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Re: splice vs execve lockdep trace.

To: Dave Jones <davej@xxxxxxxxxx>, Linus Torvalds <torvalds@xxxxxxxxxxxxxxxxxxxx>, Linux Kernel <linux-kernel@xxxxxxxxxxxxxxx>, Peter Zijlstra <peterz@xxxxxxxxxxxxx>, Alexander Viro <viro@xxxxxxxxxxxxxxxxxx>, Oleg Nesterov <oleg@xxxxxxxxxx>, Ben Myers <bpm@xxxxxxx>
Subject: Re: splice vs execve lockdep trace.
From: Linus Torvalds <torvalds@xxxxxxxxxxxxxxxxxxxx>
Date: Mon, 15 Jul 2013 20:25:14 -0700
Cc: xfs@xxxxxxxxxxx
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On Mon, Jul 15, 2013 at 7:38 PM, Dave Jones <davej@xxxxxxxxxx> wrote:
>   The recent trinity changes shouldn't have really made
> any notable difference here.

Hmm. I'm not aware pf anything that has changed in this area since
3.10 - neither in execve, xfs or in splice. Not even since 3.9.

But I may certainly have missed something.

> Interestingly, the 'soft lockups' I was
> seeing all the time on that box seem to have gone into hiding.

Honestly, I'm somewhat inclined to blame the whole perf situation, and
saying that we hopefully got that fixed. In between the silly do_div()
buglets and all the indications that the time was spent in nmi
handlers, I'd be willing to just ignore them as false positives
brought on by the whole switch to the perf irq..

>  > Or is the XFS i_iolock required for this thing to happen at all?
>  > Adding Ben Myers to the cc just for luck/completeness.
> It is only happening (so far) on the XFS test box, but I don't have
> enough data to say that's definite yet.

.. so there's been a number of xfs changes, and I don't know the code,
but none of them seem at all relevant to this.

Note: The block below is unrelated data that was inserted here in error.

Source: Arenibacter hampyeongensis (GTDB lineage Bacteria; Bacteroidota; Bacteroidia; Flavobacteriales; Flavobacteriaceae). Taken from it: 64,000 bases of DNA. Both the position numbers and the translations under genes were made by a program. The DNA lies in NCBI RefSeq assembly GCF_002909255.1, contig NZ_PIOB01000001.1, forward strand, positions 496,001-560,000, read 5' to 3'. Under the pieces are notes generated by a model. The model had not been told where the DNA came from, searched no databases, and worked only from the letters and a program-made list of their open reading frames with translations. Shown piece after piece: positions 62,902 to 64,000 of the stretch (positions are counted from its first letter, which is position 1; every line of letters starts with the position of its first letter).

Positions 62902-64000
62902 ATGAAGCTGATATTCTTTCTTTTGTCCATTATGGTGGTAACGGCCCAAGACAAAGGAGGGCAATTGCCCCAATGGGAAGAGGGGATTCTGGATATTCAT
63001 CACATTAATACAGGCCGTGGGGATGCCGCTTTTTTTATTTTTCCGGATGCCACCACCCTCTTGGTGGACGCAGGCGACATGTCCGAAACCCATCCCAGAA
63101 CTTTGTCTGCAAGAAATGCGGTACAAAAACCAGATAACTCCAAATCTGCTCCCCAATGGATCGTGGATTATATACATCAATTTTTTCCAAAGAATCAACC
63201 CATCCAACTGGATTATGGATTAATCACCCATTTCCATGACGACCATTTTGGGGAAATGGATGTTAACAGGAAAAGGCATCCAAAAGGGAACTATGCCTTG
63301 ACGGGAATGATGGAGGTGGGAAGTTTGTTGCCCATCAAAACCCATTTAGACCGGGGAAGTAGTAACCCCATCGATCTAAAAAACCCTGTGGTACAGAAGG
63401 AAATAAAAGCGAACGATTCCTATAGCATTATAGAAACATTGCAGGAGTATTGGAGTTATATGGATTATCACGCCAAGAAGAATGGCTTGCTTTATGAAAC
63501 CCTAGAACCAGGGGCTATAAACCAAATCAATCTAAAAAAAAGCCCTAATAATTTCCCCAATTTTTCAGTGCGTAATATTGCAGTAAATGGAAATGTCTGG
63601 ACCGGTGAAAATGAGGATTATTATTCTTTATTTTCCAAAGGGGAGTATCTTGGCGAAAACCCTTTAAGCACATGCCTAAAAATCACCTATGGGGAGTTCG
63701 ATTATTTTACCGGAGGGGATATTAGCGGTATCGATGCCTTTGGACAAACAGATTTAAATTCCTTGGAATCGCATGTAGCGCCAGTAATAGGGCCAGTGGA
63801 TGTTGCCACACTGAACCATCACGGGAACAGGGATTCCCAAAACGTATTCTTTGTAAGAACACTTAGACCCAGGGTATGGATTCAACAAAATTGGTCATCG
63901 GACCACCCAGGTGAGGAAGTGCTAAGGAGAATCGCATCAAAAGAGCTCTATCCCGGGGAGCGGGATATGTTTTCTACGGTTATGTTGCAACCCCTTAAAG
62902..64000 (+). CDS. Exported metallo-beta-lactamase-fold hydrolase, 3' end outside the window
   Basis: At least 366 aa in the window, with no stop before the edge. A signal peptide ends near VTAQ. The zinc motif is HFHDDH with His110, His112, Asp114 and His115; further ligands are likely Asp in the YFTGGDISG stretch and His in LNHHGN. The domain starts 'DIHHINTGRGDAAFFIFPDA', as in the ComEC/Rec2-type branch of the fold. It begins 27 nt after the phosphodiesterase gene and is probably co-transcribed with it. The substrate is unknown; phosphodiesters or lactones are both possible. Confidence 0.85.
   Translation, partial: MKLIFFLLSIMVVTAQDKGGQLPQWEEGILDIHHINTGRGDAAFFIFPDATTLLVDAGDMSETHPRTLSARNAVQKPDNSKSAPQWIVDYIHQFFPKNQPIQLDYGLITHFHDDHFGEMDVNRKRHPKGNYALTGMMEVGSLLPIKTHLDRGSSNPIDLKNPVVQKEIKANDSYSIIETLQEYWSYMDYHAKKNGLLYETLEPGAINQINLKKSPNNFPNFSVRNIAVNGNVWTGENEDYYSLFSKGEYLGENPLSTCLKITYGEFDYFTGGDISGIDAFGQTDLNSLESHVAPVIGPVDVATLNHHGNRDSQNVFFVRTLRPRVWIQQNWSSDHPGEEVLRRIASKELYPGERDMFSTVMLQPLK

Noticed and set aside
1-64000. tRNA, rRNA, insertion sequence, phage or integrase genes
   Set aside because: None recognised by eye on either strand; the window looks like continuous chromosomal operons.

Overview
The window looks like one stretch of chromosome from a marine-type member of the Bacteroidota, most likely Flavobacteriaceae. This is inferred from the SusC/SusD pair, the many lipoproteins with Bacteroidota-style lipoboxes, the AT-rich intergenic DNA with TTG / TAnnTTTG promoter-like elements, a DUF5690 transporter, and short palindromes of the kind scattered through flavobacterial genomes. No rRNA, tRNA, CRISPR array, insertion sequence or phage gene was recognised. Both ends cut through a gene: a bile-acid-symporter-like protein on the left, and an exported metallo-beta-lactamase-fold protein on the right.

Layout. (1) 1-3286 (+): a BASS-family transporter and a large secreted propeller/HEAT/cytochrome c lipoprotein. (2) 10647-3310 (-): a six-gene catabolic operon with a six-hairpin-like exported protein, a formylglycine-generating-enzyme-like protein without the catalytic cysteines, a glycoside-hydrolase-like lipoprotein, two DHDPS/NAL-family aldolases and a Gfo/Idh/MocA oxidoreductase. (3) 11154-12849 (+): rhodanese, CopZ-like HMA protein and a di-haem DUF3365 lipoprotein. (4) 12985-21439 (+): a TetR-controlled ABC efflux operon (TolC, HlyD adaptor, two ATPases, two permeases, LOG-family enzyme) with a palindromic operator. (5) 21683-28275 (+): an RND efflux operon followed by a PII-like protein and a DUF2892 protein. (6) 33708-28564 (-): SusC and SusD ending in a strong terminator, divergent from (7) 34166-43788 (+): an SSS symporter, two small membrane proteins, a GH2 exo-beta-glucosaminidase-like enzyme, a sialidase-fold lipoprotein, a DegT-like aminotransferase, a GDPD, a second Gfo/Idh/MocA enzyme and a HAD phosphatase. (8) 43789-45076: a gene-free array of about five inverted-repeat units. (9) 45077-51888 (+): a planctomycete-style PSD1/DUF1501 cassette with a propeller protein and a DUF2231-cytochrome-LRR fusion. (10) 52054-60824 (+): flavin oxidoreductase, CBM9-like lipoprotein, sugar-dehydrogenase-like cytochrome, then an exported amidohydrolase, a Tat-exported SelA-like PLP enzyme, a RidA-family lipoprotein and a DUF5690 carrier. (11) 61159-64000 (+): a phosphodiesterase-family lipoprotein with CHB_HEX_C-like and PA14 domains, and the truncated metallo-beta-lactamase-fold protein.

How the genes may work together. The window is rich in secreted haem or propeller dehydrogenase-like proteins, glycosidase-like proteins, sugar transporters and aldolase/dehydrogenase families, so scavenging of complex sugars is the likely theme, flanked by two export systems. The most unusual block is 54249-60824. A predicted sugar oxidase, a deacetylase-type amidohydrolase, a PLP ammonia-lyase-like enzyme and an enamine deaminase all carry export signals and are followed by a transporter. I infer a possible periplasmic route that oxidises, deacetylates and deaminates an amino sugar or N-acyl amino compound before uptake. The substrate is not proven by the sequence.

The "pipe -> cred_guard_mutex" lock chain is pretty direct, and can be
clearly attributed to splicing into /proc. Now, whether that is a
*good* idea or not is clearly debatable, and I do think that maybe we
should just not splice to/from proc files, but that doesn't seem to be
new, and I don't think it's necessarily *broken* per se, it's just
that splicing into /proc seems somewhat unnecessary, and various proc
files do end up taking locks that can be "interesting".

At the other end of the spectrum, the "cred_guard_mutex -> FS locks"
thing from execve() is also pretty clear, and probably not fixable or
necessarily something we'd even want to fix.

But the "FS locks -> pipe" part is a bit questionable. Honestly, I'd
be much happier if XFS used generic_file_splice_read/write().

And looking more at that, I'm actually starting to think this is an
XFS locking problem. XFS really should not call back to splice while
holding the inode lock.

But that XFS code doesn't seem new either. Is XFS a new thing for you
to test with?

Ben? Comments? I added the xfs list too now that I'm starting to
possibly blame XFS more actively..


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